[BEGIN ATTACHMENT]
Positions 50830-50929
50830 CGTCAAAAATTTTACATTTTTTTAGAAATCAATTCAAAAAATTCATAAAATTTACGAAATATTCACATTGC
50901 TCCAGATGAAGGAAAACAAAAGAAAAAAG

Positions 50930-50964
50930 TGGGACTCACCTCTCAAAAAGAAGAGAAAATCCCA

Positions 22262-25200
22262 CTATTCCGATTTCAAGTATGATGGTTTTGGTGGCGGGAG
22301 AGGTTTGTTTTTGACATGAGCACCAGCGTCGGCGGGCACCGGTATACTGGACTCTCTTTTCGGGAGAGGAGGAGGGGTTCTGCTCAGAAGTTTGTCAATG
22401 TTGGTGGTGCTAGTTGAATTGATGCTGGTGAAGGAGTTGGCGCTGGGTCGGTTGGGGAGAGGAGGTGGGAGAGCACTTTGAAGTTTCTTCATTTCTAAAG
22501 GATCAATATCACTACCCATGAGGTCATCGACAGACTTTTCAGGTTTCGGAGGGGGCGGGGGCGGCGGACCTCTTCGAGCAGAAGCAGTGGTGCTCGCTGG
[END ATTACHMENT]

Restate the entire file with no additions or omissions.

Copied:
Positions 50830-50929
50830 CGTCAAAAATTTTACATTTTTTTAGAAATCAATTCAAAAAATTCATAAAATTTACGAAATATTCACATTGC
50901 TCCAGATGAAGGAAAACAAAAGAAAAAAG

Positions 50930-50964
50930 TGGGACTCACCTCTCAAAAAGAAGAGAAAATCCCA

Positions 22262-25200
22262 CTATTCCGATTTCAAGTATGATGGTTTTGGTGGCGGGAG
22301 AGGTTTGTTTTTGACATGAGCACCAGCGTCGGCGGGCACCGGTATACTGGACTCTCTTTTCGGGAGAGGAGGAGGGGTTCTGCTCAGAAGTTTGTCAATG
22401 TTGGTGGTGCTAGTTGAATTGATGCTGGTGAAGGAGTTGGCGCTGGGTCGGTTGGGGAGAGGAGGTGGGAGAGCACTTTGAAGTTTCTTCATTTCTAAAG
22501 GATCAATATCACTACCCATGAGGTCATCGACAGACTTTTCAGGTTTCGGAGGGGGCGGGGGCGGCGGACCTCTTCGAGCAGAAGCAGTGGTGCTCGCTGG